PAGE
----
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Miami Symphony celebrates 30 years with an orchestral spectacular

Mon Oct 15, 2018 at 2:09 pm

By Lawrence Budmen

Eduardo Marturet conducted the Miami Symphony Orchestra's season-opening concert Sunday night at the Arsht Center.

Eduardo Marturet conducted the Miami Symphony Orchestra’s season-opening concert Sunday night at the Arsht Center.

The Miami Symphony Orchestra’s season-opening concert Sunday night at the Arsht Center celebrated the ensemble’s 30th anniversary. An impressive new score by a recent University of Miami graduate, an idiomatic performance of an American classic and a capable rendition of a orchestral showpiece, in addition to the inevitable playing of “Happy Birthday,” formed the musical fare.

Music director Eduardo Marturet was in top form for the celebratory event, leading the orchestra with impressive energy and control. The substantial program opened with the world premiere of Orbits by Robert Tindle, a MISO commission.

Tindle studied composition at the UM Frost School of Music with Dorothy Hindman, Charles Mason and Lansing McLosky. His spirited ten-minute work for large orchestral forces opens with the bright, ringing sounds of brass and chimes, backed by a full percussion battery. Vigorous rhythms are interrupted by a quasi-impressionistic interlude. The full-throttle final pages are reminiscent of Shostakovich’s climactic volleys. Tindle has crafted an immensely appealing crowd-pleaser that displays  a real flair for instrumental writing. Brilliant brass stood out in a rousing performance. Tindle was awarded a standing ovation.

Mary Anne Huntsman

Mary Anne Huntsman

George Gershwin’s Concerto in F requires tremendous digital dexterity and an affinity for Gershwin’s fusion of classical and popular idioms. In a whirlwind reading, Mary Anne Huntsman succeeded on both counts. A well-traveled pianist who has concertized widely in Europe and Asia, Huntsman is the daughter of former Utah governor and veteran American diplomat John Huntsman. Her initial blues-inflected strains set the appropriate mood. Huntsman took a less percussive approach to the score but could still spin jazzy syncopations at rapid speed.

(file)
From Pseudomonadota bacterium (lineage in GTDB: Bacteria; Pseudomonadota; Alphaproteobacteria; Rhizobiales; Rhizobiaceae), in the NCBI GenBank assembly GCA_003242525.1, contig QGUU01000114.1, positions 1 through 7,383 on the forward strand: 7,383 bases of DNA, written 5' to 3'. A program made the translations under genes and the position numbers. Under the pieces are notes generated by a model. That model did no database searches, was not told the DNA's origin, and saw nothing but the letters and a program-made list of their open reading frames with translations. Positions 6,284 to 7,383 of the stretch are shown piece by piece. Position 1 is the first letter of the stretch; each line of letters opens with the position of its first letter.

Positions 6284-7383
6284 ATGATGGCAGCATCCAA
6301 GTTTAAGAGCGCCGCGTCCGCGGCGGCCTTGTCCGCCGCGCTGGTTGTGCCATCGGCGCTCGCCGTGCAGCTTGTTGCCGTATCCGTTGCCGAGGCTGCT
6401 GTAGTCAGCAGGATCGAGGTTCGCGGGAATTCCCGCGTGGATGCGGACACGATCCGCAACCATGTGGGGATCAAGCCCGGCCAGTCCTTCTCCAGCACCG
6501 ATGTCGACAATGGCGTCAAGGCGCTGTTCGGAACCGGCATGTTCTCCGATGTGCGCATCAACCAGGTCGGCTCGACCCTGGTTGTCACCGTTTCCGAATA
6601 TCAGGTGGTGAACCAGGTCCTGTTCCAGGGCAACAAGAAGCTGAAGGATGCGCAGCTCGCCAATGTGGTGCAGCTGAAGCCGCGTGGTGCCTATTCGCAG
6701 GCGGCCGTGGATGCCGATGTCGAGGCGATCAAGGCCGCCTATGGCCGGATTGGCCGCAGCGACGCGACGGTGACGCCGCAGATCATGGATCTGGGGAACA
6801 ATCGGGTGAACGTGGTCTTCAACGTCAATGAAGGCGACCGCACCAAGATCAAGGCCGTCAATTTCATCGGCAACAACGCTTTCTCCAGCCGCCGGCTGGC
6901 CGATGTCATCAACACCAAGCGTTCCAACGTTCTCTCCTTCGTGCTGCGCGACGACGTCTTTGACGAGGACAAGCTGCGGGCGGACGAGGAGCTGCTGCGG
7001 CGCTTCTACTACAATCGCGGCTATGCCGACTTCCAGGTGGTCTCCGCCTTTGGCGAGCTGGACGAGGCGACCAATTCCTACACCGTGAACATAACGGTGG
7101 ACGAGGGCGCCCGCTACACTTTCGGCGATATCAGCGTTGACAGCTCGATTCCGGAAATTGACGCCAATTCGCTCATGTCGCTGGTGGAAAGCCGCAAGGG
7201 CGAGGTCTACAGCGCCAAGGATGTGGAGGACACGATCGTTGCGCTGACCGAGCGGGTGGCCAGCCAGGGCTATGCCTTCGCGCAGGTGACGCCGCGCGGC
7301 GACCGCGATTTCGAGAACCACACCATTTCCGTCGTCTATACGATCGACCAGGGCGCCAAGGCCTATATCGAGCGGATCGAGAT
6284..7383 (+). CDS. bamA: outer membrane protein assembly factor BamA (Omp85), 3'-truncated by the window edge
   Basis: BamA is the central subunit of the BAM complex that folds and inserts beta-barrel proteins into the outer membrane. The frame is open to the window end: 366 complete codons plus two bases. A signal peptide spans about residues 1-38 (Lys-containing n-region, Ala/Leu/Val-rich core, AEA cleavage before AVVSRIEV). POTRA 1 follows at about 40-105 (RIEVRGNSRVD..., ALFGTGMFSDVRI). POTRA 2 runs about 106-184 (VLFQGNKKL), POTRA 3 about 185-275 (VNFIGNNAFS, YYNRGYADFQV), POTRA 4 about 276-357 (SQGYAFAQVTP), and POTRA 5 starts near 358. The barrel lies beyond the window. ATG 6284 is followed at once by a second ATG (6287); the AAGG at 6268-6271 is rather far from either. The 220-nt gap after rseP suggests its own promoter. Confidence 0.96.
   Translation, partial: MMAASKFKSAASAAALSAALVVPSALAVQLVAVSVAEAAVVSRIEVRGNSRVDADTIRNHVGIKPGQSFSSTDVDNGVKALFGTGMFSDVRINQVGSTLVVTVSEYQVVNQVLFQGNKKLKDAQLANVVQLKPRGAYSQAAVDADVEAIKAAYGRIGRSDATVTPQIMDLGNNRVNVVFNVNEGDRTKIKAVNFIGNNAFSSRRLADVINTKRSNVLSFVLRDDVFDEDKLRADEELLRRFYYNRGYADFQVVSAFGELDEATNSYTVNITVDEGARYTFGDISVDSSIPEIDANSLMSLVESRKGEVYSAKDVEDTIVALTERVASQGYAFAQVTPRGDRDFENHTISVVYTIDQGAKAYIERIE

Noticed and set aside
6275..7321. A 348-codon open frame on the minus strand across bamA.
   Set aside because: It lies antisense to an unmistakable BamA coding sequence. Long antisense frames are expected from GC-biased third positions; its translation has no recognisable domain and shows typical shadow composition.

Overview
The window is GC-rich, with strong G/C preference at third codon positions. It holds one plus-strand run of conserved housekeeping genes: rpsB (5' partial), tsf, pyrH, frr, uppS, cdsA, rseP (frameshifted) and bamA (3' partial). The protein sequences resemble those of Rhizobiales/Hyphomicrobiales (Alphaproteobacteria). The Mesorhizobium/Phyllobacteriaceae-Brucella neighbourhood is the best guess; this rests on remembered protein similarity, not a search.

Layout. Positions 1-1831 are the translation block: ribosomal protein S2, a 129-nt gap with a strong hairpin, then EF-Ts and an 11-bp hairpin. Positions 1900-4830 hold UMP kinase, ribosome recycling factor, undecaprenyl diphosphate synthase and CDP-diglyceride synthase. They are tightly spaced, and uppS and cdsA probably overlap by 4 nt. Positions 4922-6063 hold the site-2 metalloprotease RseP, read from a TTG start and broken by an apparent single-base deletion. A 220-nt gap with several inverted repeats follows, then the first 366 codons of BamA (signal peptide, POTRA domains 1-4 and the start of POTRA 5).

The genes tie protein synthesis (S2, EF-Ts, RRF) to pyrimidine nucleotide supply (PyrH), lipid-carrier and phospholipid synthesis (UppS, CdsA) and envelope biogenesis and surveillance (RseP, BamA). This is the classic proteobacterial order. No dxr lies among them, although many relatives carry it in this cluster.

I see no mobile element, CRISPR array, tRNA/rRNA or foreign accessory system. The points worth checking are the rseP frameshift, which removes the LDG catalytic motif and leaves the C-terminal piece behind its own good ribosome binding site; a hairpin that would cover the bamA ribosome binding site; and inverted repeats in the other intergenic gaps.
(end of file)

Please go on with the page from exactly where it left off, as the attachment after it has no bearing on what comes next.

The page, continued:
The muted trumpet solo that opens the second movement was rendered with aplomb and a perfect sense of Gershwin’s personal brand of night music. Huntsman brought extra zest to the quirky melodic patterns but turned expansive with rhapsodic phrasing and full tone in Gershwin’s big, sweeping theme.

Marturet commenced the final Allegro agitato without pause. Huntsman’s exciting, unrelenting tempo and Marturet’s fleet support fully encompassed Gershwin’s synthesis of the jazz age and Broadway. For once the reprise of themes from earlier movements seemed totally natural and coherent. Huntsman’s final cascading chords capped a nearly flawless reading.

Holst’s The Planets is a symphonic spectacular. While the orchestra’s performance was less than perfect technically on Sunday, Marturet and the players managed the big picture well indeed.

The opening dark lower string tread and ominous brass motifs of “Mars: The Bringer of War” had cinematic force. The solo horn faltered initially faltered at the outset of “Venus: The Bringer of Peace” but Marturet quickly set things right and the silky string sonority captured the music’s tranquility. Evocative oboe and violin solos (by concertmaster Daniel Andai) and fine detailing of the two harps showcased Marturet’s excellent balancing of instrumental choirs.

“Mercury: The Winged Messenger” was propulsive and light on its feet. There were some early brass burbles in the famous “Jupiter: The Bringer of Jollity” movement. Here Marturet took some unconventional tempos. The opening and closing sections were faster than in most performances while he chose a broad, spacious approach to the central hymn. Well articulated by the strings and first-chair winds, the performance was undeniably exciting despite the interpretive eccentricities.

The austere opening pages of “Saturn: The Bringer of Old Age” were built up in gradual layers of dynamics, the chimes standing out. Firm brass intoned the first bars of  “Uranus: The Magician,” played  in the manner of a scherzo. Rhythms skipped along in dance-like fashion and Marturet made the most of the big English tune with the percussion going at full force.

The mystery of the concluding “Neptune: The Mystic” strongly conveyed Holst’s strange brew of wind sonority and intergalactic echoes. The women’s voices of the Encantus Voices & Ensemble 
(located in an upper balcony box) were properly eerie and other worldly, under the direction of Maibel Trola. Holst’s sonic extravaganza was an appropriate conclusion to an admirable evening of music from the 20th and 21st centuries.

Eduardo Marturet conducts the Miami Symphony Orchestra in “Ocean Drive in Vienna” 6 p.m. January 20 at the Arsht Center in Miami.

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